Built in 1900 at the behest of King Rama V, this neo Victorian structure is constructed entirely of teak wood.  In fact it is the largest teak wood structure anywhere. But what makes this a must see is the romantic atmosphere that helps one see the personal changes and “modernization” of the monarchy and hence Thai society at this crucial time.  


Tucked away on a klong (canal) off the Chao Phraya River, this seldom visited spot is one our favorite places.  The Royal barges are taken out only for special occasions of state and are simply amazing. Getting to the museum is half the fun.  Have your concierge assist you in arranging transportation by boat and your visit to the museum will open a window on this rarely seen part of the city.


Also on the other side of the river from the Grand Palace, but further south in the Thonburi district is the impressive Wat Arun.  The temple complex is the oldest wat (temple) in Bangkok. The central stupa is clad entirely in gold and surrounded by a beautiful array of out buildings made more compelling because of its placement along the river.  


As the name implies, this humongous market is only open on the weekends.  So if you’re lucky enough to be in town over the weekend be sure to go. You won’t be alone, over 200,000 people visit each day!  But then, there are over 8000 stalls to visit spread out over many many acres of land. Here you’ll find everything from antiques to modern art to boutiques displaying handmade clothes and specialty soaps.  Oh and there are plenty of food stalls and cafes too!


In this city of mega malls this one is the best.  So if you’re still up for shopping after the market, stop here and stock up on Gucci and Armani!  There is more to it though than foreign designer labels though; many Thai designers and brands are

represented here and the prices, relative to home, are pretty amazing.  People watching here is also fun, as this is where the Thai upper and upper middle class shops.  There are elegant matrons and young guys and girls in trendy clothes doing what kids do around the world in malls: flirt and strut their stuff!  This is also a great place to catch a quick meal in one the several and extensive food courts.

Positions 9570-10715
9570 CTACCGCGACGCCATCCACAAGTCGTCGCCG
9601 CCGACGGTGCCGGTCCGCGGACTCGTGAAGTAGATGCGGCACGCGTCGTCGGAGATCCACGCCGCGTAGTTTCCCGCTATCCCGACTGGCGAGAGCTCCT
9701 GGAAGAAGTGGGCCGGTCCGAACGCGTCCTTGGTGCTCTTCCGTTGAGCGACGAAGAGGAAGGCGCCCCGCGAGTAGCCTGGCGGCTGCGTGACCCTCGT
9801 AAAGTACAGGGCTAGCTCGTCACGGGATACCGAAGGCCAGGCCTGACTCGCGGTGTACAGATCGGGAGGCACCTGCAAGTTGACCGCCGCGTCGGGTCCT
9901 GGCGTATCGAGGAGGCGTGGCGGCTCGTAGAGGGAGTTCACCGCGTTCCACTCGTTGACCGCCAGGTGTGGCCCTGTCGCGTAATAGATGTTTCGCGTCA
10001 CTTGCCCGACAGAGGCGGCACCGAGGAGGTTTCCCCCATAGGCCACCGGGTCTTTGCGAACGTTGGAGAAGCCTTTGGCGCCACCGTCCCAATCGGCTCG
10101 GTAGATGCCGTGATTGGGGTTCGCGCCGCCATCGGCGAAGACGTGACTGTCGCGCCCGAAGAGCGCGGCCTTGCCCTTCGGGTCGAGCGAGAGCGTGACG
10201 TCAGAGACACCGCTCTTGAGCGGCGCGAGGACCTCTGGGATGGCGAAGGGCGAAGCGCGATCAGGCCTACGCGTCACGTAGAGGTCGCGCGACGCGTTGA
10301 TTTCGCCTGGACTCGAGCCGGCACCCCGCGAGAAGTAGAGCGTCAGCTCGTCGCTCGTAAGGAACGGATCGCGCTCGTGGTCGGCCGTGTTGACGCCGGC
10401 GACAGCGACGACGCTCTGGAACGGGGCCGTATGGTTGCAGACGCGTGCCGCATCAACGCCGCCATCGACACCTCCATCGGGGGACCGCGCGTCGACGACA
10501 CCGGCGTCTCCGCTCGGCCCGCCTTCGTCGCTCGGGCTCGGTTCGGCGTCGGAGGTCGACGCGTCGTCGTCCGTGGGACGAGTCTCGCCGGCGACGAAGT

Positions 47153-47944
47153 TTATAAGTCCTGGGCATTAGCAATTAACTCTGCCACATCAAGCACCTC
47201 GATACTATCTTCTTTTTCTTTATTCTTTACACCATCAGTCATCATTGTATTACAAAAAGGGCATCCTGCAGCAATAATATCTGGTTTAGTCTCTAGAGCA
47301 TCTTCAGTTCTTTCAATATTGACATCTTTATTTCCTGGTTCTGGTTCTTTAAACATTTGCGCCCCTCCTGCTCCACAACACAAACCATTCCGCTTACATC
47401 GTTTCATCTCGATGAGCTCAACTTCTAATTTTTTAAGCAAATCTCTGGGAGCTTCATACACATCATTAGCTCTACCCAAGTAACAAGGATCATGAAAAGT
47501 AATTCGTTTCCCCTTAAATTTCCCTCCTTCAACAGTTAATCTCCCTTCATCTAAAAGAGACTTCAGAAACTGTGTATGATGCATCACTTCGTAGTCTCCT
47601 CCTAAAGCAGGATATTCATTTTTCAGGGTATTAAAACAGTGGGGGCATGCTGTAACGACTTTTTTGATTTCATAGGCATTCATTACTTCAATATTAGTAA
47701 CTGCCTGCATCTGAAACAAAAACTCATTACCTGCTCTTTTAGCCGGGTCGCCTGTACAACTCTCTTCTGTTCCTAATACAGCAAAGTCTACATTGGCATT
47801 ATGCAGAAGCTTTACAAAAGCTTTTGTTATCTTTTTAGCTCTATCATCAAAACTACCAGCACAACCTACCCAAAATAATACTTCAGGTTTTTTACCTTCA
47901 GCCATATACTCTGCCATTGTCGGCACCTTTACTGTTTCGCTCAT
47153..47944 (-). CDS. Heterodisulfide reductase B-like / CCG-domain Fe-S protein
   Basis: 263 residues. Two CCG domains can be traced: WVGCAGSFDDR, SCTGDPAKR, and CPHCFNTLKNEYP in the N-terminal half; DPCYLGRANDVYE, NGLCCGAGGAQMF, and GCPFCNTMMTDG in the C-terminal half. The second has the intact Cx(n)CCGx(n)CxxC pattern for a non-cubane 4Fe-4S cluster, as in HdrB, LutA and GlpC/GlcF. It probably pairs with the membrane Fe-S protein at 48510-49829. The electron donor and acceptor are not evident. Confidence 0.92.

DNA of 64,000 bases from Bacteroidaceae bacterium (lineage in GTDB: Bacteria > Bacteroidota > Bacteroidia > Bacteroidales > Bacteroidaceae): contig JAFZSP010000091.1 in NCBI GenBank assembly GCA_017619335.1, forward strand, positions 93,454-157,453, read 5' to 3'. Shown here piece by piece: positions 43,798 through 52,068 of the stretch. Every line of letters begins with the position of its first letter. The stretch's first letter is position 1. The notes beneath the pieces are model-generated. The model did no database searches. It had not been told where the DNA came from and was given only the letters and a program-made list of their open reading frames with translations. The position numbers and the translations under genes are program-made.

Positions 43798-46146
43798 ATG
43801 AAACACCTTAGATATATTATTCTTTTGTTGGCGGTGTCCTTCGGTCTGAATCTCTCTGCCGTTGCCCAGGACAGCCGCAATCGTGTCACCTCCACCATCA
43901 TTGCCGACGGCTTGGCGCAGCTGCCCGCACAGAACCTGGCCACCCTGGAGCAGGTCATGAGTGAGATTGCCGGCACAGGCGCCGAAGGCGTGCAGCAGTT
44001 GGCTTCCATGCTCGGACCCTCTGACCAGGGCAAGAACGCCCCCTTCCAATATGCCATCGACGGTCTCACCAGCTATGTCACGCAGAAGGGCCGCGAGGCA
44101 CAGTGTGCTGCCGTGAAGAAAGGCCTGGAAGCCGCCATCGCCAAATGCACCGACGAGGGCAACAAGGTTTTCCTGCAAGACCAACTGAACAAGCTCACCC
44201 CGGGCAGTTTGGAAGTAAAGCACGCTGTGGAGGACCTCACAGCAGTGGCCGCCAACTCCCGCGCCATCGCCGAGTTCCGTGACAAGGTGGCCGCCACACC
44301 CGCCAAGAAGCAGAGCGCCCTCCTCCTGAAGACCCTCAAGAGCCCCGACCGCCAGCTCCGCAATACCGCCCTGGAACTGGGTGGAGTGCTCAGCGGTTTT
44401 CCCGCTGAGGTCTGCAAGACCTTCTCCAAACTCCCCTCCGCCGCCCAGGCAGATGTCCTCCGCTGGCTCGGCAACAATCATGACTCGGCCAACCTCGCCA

Down a pleasant residential soi (alley) near Siam Paragon, is the Jim Thompson House.  This charming collection of traditional teakwood houses was created by the mysterious Bon Vivant-designer- CIA agent Thompson.  The beautiful enclave that he created to be his home in 1959, gives the visitor a very special insight into the elegant lifestyle of this famed expatriate.  The collection of Asian art is impressive and the tasteful melding of the modern and the antique to create this home, is a pleasure to see. Don’t skip the clothing museum which explains how Thompson help to revive the traditional Thai craftsmanship and showcases many gowns and dresses in his silk.  The shop is fun too! If you’re feeling a bit overwhelmed by Bangkok, this is a good place to have a peaceful lunch overlooking the homes gardens and lily ponds. The food is serviceable but the beer is cold! Be forewarned though, this destination is definitely on the tourist trail and seems a bit overwhelmed at times



For an antidote to the hordes of people at the Thompson House, head to the almost forgotten Kukrit home.  Near Lumpini Park and an easy walk from the BTS Sky Train Chongnansi Station, this home is well worth a visit.  Kukrit was briefly a Prime Minister in the early sixties, highly educated, an art collector and a member of Thailand’s elite.  His home, not unlike Thompson’s, is a collection of traditional Thai structures, elegantly modernized set in a lovely garden complete with a discreet swimming pool and boat like outdoor bar!  This is an intimate window into a learned man’s life and into a forgotten era and lifestyle.


After all the mad urban crush of Bangkok, peaceful Lumpini park surrounded by the cities most expensive Real Estate, is a welcome respite.  Here you’ll find on early mornings the locals practicing Tai Chi and athletes jogging. Frequently there are also colorful fairs setup here to promote Thai culture.  After a walk in the park, stroll across the street and enjoy a cool beverage in the Dusit Thani Hotel which, when built in the early sixties, was the city's tallest structure.  Dwarfed today by the surrounding high rises, it is also a window into the rapidly modernizing Thai world of the 1960s.


In the last few years, the districts of Bang Rak and Talad NOI, have emerged as some hippest areas of the city.  Much of what makes up these districts is still pretty grubby with lots of chop shops and auto repair places. But the low rents have lured a new crop of chefs, designers, artists and musicians and they in turn have created a new crop of cool places to visit.  THAILAND CREATIVE & DESIGN CENTER which opened in the former Grand Post Office building has a gallery and multi level design library. SPEEDY GRANDMA, is partially a gallery and frequently turns into a party pad.